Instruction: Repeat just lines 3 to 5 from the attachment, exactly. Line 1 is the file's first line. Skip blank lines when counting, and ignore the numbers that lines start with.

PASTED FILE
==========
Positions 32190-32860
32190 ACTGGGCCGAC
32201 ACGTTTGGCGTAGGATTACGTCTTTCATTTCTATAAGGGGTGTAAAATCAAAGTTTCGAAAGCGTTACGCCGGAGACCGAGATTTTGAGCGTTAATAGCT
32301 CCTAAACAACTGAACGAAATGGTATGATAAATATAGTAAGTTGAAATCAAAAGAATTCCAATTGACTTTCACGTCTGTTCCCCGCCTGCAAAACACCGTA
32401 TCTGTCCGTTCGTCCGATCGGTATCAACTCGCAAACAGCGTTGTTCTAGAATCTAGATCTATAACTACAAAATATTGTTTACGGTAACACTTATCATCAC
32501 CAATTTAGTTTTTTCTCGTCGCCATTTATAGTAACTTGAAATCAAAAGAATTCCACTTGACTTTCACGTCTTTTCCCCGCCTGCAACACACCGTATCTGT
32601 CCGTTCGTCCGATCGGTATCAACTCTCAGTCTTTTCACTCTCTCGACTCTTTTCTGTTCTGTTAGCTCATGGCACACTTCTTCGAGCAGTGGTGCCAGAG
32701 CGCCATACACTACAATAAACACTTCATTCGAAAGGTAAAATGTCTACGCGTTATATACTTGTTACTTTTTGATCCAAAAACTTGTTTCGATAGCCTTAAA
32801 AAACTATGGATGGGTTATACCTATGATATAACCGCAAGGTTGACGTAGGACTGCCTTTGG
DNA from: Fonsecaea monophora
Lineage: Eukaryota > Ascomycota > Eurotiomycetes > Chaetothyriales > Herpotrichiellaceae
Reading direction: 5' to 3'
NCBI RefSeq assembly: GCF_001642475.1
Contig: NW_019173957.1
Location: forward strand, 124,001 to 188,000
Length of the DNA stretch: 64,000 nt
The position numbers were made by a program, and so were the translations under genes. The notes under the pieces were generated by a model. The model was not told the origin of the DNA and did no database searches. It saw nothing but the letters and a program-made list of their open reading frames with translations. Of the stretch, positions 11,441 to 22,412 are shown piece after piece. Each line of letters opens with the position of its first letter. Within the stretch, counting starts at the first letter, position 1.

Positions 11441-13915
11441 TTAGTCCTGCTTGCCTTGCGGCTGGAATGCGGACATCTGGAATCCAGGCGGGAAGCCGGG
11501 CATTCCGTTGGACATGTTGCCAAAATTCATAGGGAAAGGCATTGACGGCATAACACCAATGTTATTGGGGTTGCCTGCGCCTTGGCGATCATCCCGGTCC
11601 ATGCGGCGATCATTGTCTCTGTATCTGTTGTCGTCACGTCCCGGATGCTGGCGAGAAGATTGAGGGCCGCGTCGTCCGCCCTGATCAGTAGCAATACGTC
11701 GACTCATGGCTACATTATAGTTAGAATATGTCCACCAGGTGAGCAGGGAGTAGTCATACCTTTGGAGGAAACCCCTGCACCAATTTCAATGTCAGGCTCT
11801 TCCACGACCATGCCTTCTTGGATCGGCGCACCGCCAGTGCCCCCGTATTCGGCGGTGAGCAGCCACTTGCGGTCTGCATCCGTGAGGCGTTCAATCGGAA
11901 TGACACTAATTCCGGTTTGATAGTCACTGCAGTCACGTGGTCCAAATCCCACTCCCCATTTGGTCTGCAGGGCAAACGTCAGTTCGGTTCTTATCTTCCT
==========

32201 ACGTTTGGCGTAGGATTACGTCTTTCATTTCTATAAGGGGTGTAAAATCAAAGTTTCGAAAGCGTTACGCCGGAGACCGAGATTTTGAGCGTTAATAGCT
32301 CCTAAACAACTGAACGAAATGGTATGATAAATATAGTAAGTTGAAATCAAAAGAATTCCAATTGACTTTCACGTCTGTTCCCCGCCTGCAAAACACCGTA
32401 TCTGTCCGTTCGTCCGATCGGTATCAACTCGCAAACAGCGTTGTTCTAGAATCTAGATCTATAACTACAAAATATTGTTTACGGTAACACTTATCATCAC